PS: Yesterday, I (coincidentally) got a call from the Y. They were just checking in on all members — seeing how we are, and what we need.

I really need to swim. But failing that, I’d like to say this: THANKS, Y! What a nice, friendly, community touch!

A motivational message from Patty Kondub.


Speaking of exercise, Kaia Yoga’s classes are now all online. Many are inexpensive. There are also free kids’ classes and meditations — great for parents looking for productive activities.

Kaia Yoga — which has long provided classes for Bridgeport school children –has been hit hard by the coronavirus. They employ over 70 teachers.

Click here for a list of classes.


Speaking (again) of exercise, does anyone have an unused stationary bike they’re willing to sell? Asking for (ahem) a friend.


Every Westporter has a talent. Many are figuring out how to use their expertise to help others.

As a career coach, Jaki Suter helps clients write or refresh resumes. With so many people suddenly facing job losses, she’s doing her part: offering a “free resume refresh” to 30 Westport and Weston residents.

She’ll work with you to highlight skills and accomplishments; include new positions and details, and eliminate irrelevant details.

All you need is an existing resume no more than 5 years old. You’ll work by phone. Jaki will produce an updated resume, including a round of revisions and a final document.

To be one of the first 30 local residents, email jaki@sutergroup.com (subject line: “Free Resume Refresh”).


Jennifer Hrbek reports that she and Westport psychiatrist Dr. Mohamed Elsamra are helping raise $50,000 to buy 4 ventilators, to be donated to local hospitals. Click here to contribute.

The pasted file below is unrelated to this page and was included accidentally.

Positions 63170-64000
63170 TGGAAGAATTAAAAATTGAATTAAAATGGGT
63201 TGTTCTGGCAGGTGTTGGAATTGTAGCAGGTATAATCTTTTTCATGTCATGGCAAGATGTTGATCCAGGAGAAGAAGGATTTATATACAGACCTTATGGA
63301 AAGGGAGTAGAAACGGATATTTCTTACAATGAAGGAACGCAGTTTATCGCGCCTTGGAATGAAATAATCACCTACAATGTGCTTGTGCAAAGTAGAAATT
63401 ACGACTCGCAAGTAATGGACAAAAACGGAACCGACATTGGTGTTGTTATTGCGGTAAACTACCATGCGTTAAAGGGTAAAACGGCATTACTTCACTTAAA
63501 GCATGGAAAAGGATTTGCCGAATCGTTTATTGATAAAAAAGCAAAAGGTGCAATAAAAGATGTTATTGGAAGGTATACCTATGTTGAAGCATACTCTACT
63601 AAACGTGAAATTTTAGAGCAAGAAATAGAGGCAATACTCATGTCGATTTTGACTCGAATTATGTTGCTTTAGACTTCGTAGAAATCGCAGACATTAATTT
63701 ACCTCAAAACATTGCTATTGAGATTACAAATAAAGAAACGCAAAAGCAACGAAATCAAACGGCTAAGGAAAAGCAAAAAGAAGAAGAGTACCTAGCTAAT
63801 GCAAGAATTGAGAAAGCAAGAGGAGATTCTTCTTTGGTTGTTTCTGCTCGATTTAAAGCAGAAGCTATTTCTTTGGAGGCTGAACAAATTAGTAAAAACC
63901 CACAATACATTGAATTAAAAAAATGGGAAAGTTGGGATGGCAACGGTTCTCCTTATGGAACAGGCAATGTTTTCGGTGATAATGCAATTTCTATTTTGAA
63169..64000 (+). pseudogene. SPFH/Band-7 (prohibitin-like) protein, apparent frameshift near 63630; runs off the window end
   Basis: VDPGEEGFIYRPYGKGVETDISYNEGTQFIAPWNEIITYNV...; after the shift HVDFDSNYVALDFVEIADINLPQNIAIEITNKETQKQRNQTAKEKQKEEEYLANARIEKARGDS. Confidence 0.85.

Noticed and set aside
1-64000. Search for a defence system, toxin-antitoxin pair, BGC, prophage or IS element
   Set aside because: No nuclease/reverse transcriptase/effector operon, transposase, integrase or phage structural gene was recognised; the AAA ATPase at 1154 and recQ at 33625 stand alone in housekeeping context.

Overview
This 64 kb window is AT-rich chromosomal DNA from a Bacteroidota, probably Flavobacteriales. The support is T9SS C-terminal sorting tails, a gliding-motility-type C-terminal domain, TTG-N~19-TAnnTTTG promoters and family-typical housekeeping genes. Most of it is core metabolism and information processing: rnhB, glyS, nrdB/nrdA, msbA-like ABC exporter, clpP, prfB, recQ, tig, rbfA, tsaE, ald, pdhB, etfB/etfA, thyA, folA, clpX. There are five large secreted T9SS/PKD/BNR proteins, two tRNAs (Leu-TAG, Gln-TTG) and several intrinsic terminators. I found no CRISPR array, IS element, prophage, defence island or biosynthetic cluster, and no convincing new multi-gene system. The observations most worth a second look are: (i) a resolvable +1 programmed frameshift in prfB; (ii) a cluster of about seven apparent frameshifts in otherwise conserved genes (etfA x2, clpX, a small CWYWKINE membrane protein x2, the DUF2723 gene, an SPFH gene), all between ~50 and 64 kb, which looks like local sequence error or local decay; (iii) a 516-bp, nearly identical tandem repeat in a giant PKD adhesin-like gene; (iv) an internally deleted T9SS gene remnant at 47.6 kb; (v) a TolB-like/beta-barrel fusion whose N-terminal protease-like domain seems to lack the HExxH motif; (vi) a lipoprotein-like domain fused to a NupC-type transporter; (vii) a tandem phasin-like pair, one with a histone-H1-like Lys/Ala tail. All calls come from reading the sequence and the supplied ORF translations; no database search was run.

Public Works director Peter Ratkiewich notes that transfer station personnel cannot assist with bulky waste. Do not bring those items to the station.

In addition, with the increase in cardboard due to online ordering, all boxes should be flattened, stacked and tied.

Tissues and gloves are being placed in recycling bins. They are not recyclable, and must be placed in the regular trash bin.

Due to the increased amount of glass containers, recycling bins are too heavy for workers to lift. For the time being, residents should separate glass into a smaller container, or put all recycling in smaller containers so workers can lift them.

Transfer station


Greens Farms Academy head of school Bob Whelan has gained fame — and respect — for his great snow day videos.

It’s a little tougher to pull off a clever coronavirus video. But the popular, people-first educator did.

This morning he channeled Fred Rogers, for the school’s youngest learners. Bob —  whose career before education was fronting the band Angry Salad — sang for his students.

He reminded them he (and the school) were still there for them. Then, in true Mr. Rogers fashion he asked them to keep him apprised of big events, like birthdays and lost teeth.

You don’t have to be a kid — or go to GFA — to love this one.


Miriam Young writes, “As one of many COVID positive people in Westport, I hope you can tell other positive readers about efforts to collect plasma from recovered patients.”

She sent a link to a story on how plasma might help people still fighting off infection (or, preemptively, those at high risk of infection).